In case you missed the Office of Management and Budget (OMB) (memo M-21-31), Improving the Federal Government’s Investigative and Remediation Capabilities Related to Cybersecurity Incidents, let me provide you the information that you need to know if you are in the federal government.
For those who have played our Boss of the SOC competition or attended our security workshops, you are undoubtedly aware of Frothly, but in case you are not, here is a quick primer. Frothly is a fictional brewing supply company based in San Francisco who has successes and challenges, just like any other organization.
An indicator of compromise (IOC) is a piece of digital forensics that suggests that an endpoint or network may have been breached. The ability to monitor for indicators of compromise is critical to a comprehensive cybersecurity strategy, bringing improved detection accuracy and speed, along with faster remediation times.
Deploying a next-gen cloud-native security information and event management (SIEM) in your security operations center (SOC) is a big step in the right direction toward significantly improving your organization’s security capabilities. But once you have that state-of-the-art SIEM in your SOC, how do you get the most out of it? One key step is building and executing specific SIEM use cases designed to meet the particular needs of your organization.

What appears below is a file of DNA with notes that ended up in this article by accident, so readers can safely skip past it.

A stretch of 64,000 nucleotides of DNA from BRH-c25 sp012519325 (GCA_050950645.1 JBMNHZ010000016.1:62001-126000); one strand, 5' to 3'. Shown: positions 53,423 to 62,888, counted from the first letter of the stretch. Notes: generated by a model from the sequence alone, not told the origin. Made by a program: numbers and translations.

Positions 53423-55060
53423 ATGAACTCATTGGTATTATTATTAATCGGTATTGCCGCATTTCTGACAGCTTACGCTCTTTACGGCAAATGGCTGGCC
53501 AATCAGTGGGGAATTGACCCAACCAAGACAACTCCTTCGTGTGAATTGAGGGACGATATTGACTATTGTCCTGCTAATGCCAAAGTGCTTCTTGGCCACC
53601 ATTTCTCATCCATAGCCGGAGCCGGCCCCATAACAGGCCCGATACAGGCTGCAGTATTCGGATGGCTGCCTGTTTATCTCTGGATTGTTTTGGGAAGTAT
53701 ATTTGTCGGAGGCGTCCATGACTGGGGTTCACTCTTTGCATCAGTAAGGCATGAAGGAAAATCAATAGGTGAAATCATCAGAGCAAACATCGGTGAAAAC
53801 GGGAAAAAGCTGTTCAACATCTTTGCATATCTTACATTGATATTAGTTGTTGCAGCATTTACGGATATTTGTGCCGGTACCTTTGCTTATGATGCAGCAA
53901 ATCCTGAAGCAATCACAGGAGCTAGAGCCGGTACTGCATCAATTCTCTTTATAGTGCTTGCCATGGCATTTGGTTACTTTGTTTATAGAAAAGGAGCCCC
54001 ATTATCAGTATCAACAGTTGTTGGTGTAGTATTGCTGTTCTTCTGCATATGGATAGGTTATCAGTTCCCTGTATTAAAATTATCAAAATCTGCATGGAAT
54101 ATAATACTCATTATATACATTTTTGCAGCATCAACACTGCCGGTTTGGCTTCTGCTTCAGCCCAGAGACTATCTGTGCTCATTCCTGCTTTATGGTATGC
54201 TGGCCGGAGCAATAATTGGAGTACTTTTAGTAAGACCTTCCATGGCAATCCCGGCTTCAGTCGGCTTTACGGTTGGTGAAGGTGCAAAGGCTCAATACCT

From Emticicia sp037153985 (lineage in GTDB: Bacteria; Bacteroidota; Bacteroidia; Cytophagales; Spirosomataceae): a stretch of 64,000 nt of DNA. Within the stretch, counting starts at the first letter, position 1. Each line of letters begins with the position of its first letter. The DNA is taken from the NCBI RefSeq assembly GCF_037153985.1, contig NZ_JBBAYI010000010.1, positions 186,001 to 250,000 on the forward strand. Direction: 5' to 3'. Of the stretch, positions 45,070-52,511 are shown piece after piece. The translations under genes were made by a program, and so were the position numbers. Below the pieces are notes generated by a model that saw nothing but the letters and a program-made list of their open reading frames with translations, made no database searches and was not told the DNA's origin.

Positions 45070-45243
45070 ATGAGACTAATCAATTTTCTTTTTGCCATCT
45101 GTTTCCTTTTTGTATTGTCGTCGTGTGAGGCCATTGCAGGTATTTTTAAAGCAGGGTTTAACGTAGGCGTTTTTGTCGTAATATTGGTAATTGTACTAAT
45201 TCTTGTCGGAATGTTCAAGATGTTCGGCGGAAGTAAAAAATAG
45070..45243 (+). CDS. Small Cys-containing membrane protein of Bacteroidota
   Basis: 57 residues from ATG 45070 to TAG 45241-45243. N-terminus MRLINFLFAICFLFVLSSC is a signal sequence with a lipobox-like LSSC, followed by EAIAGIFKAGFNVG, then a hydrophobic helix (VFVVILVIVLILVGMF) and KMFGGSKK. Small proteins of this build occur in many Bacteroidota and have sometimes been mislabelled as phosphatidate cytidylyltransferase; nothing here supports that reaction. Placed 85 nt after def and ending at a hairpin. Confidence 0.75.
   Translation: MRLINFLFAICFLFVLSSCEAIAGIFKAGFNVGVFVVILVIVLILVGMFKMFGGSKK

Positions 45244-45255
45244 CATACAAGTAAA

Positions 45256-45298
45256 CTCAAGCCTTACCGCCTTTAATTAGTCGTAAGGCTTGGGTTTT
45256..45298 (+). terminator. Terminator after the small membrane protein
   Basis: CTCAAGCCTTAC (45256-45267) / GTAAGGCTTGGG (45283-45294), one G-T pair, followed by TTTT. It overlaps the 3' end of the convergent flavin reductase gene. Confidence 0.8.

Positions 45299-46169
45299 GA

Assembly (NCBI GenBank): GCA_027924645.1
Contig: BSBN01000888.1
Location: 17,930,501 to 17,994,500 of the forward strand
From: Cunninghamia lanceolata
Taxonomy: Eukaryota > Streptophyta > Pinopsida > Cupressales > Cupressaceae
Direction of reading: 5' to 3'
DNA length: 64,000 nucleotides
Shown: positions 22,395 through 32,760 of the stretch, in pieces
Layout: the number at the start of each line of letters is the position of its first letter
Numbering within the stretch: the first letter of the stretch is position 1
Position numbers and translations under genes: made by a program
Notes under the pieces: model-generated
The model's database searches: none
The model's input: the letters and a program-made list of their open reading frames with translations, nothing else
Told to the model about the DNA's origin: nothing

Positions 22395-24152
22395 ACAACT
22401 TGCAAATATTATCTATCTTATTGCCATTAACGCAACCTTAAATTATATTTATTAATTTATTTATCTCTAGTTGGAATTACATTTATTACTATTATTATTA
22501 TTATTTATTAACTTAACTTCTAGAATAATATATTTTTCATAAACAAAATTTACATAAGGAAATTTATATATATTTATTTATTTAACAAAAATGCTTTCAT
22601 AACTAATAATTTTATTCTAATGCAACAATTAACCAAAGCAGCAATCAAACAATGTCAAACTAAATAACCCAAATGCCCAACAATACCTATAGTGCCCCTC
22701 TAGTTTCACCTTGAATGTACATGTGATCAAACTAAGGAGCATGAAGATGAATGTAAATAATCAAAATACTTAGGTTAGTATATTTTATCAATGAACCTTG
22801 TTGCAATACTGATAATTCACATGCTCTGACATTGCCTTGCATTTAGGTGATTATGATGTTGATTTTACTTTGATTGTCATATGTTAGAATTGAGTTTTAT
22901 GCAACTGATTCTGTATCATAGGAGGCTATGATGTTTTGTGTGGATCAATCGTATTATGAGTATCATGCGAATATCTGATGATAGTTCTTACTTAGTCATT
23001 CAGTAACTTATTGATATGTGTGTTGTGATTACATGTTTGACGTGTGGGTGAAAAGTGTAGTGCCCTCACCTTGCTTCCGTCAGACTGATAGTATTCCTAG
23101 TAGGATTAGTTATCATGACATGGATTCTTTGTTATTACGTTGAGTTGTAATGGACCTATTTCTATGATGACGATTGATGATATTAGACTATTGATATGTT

Best practices for securing an AWS environment have been well-documented and generally accepted, such as AWS’s guidance. However, organizations may still find it challenging on how to begin applying this guidance to their specific environments. In this blog series, we’ll analyze anonymized data from Netskope customers that include security settings of 650,000 entities from 1,143 AWS accounts across several hundred organizations.
The Splunk Threat Research Team recently evaluated ways to generate security content using native Windows event logging regarding PowerShell Script Block Logging to assist enterprise defenders in finding malicious PowerShell scripts. This method provides greater depth of visibility as it provides the raw (entire) PowerShell script output. There are three sources that may enhance any defender's perspective: module, script block and transcript logging.